Despite Trump's rancor for the global system, the world economy is surging
A final reason for optimism is Europe's recovery from its near-death experience of the past decade. The IMF attributes the revival to strong exports, solid domestic demand and "accommodative financial conditions amid diminished political risk and policy uncertainty." In other words, good policy and good luck. A recent blog posting by economist Simon Johnson was headlined: "A European Economic Miracle?"
The weak spot is Britain, which appears to be paying a steep price for its post-Brexit retreat from Europe. The IMF said growth will fall this year to 1.7 percent (the IMF was predicting 2 percent back in April) and to 1.5 percent next year.
Reading all this good news, there's a nagging sense that "we should not let a good recovery go to waste," as IMF Managing Director Christine Lagarde put it in a recent speech at Harvard. "Repair the roof while the sun is shining," she urged.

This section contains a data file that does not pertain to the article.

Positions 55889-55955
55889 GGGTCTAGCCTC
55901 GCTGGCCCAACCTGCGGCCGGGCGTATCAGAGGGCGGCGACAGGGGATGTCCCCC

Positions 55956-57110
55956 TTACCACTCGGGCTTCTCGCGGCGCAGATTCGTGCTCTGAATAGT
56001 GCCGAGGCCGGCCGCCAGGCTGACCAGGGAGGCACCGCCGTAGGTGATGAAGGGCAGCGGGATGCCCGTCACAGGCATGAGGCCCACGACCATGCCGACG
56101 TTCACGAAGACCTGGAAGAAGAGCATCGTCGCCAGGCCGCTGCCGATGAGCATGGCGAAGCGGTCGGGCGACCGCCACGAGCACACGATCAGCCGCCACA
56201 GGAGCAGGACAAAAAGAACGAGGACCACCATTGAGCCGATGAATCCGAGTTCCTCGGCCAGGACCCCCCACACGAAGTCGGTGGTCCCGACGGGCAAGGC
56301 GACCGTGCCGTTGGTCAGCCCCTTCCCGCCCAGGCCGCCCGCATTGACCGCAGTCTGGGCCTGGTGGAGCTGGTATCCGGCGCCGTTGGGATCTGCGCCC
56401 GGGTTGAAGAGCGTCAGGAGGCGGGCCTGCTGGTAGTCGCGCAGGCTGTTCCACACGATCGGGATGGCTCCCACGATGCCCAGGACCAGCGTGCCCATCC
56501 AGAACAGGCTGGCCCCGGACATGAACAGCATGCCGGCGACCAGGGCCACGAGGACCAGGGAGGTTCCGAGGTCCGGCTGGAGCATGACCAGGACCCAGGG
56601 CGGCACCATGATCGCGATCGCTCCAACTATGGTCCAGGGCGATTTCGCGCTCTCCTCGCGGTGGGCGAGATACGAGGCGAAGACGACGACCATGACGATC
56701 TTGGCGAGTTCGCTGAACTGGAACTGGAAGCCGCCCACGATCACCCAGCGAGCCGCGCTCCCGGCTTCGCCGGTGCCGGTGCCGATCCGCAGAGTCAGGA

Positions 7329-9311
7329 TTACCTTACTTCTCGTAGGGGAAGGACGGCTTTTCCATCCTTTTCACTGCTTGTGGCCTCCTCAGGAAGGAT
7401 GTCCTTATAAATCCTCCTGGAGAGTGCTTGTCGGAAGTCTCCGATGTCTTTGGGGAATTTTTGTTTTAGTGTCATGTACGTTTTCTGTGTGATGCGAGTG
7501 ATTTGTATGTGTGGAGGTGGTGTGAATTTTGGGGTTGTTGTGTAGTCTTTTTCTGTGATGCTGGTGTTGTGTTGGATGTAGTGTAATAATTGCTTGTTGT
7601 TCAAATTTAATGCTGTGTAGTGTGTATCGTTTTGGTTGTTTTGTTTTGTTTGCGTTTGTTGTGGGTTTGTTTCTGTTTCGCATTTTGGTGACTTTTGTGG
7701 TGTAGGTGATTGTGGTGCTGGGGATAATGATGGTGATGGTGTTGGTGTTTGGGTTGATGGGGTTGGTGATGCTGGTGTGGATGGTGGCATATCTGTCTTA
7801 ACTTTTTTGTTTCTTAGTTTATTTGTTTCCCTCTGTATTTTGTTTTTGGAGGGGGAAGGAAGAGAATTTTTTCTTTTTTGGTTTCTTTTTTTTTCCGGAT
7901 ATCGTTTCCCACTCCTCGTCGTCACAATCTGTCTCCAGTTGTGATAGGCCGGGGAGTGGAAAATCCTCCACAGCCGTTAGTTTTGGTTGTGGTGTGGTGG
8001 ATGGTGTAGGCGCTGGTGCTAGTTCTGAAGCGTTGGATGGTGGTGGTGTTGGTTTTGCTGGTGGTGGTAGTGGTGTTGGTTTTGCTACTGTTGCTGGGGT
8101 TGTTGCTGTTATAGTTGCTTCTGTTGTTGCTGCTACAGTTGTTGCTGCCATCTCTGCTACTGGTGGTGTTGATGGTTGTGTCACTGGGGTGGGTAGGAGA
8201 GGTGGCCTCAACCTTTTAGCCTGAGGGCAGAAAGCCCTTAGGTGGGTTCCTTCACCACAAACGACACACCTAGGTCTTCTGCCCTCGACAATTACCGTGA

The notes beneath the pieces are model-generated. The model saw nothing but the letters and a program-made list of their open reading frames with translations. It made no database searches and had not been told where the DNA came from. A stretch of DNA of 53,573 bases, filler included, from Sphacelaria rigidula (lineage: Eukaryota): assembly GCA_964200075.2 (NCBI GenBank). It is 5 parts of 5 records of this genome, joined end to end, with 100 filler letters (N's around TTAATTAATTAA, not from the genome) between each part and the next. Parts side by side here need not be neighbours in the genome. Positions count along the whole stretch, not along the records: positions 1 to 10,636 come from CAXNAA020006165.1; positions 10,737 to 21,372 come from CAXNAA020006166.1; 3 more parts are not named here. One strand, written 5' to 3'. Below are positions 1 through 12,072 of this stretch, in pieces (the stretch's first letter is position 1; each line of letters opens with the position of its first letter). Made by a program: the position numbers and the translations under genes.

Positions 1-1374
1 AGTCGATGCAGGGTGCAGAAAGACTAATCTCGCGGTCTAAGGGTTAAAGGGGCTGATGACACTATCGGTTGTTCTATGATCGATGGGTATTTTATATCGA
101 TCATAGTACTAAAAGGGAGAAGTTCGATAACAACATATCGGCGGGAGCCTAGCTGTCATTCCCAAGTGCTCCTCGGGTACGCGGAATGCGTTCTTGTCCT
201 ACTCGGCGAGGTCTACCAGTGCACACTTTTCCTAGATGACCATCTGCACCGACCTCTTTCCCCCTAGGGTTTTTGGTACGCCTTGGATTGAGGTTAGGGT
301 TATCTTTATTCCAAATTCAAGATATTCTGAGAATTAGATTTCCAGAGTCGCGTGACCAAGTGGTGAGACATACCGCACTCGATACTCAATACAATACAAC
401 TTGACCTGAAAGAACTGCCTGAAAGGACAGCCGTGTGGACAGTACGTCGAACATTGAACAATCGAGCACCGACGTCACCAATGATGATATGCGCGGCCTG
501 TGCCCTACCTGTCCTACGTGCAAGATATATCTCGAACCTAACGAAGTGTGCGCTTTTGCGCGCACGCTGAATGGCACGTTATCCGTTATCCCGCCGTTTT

For the U.S., that means removing structural impediments to continued growth. U.S. companies aren't investing in new plants and equipment at the same levels as some Asian and European competitors, and few economists think that's because of high taxes. One telling statistic: The U.S. has been the worst at reducing inequality of all high-income countries, a recent Peterson Institute report noted. The new tax bill could make that problem worse.
Boosting U.S. demand by increasing workers' real wages would make this recovery as real and powerful at home as it seems to be abroad. If we're really talking about making America great again, rebuilding middle-class incomes is where to start.
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David Ignatius can be reached via Twitter: @IgnatiusPost.
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